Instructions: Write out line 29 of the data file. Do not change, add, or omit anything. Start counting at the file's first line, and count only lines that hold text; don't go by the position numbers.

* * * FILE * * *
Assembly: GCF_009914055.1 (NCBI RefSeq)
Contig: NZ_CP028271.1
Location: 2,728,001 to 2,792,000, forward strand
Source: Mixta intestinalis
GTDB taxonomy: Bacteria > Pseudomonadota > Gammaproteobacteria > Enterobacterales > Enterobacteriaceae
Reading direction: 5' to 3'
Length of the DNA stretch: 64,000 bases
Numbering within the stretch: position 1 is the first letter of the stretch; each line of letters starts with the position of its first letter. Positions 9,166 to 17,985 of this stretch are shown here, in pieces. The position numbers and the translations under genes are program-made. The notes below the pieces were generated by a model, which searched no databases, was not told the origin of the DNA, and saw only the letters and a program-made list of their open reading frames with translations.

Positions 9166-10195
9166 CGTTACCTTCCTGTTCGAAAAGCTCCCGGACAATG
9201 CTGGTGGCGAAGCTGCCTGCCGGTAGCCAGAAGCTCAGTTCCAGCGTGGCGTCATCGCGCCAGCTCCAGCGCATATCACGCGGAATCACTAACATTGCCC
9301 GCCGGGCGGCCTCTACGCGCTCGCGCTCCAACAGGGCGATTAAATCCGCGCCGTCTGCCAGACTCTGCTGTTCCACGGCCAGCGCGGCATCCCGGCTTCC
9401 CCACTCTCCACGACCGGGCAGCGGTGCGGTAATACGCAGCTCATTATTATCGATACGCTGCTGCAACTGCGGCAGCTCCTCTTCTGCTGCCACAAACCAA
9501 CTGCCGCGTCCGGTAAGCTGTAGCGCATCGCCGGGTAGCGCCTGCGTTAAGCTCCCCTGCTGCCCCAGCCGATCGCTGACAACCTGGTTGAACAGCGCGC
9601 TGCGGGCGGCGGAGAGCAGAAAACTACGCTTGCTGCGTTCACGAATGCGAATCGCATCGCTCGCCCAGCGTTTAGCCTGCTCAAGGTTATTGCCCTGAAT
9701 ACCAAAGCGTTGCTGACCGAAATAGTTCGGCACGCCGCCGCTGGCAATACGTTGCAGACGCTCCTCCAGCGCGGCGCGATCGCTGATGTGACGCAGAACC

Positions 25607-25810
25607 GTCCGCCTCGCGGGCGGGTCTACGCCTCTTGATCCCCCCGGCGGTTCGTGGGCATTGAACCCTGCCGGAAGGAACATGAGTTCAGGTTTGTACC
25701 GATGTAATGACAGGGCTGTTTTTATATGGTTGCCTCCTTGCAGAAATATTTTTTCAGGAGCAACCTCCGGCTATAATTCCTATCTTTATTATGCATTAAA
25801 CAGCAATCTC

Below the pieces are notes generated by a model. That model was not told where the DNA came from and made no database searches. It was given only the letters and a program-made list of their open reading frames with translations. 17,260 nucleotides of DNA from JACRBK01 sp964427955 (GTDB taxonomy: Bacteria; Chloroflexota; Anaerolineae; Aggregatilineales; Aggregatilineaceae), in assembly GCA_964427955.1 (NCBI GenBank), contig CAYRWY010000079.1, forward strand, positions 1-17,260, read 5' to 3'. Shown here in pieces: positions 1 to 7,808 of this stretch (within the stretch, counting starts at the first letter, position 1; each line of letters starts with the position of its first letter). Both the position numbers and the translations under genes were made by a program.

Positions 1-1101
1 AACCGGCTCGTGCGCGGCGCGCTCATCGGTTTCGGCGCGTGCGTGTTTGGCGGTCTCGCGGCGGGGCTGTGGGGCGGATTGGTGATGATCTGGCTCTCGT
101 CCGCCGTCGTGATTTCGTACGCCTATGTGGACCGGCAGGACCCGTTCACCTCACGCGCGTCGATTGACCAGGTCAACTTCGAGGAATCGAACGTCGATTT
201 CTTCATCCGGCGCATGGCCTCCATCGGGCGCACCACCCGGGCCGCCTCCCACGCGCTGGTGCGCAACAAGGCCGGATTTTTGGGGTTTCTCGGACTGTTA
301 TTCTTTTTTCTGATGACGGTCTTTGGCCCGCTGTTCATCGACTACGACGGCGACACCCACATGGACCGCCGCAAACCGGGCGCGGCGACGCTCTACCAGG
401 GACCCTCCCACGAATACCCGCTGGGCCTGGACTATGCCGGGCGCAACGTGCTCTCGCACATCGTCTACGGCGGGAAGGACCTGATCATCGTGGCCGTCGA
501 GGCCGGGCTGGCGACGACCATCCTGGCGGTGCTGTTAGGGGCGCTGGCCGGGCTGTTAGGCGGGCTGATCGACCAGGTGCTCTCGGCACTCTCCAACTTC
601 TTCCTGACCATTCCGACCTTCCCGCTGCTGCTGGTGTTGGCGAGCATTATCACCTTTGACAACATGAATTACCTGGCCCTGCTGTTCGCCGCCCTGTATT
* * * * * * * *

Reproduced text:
601 TTCCTGACCATTCCGACCTTCCCGCTGCTGCTGGTGTTGGCGAGCATTATCACCTTTGACAACATGAATTACCTGGCCCTGCTGTTCGCCGCCCTGTATT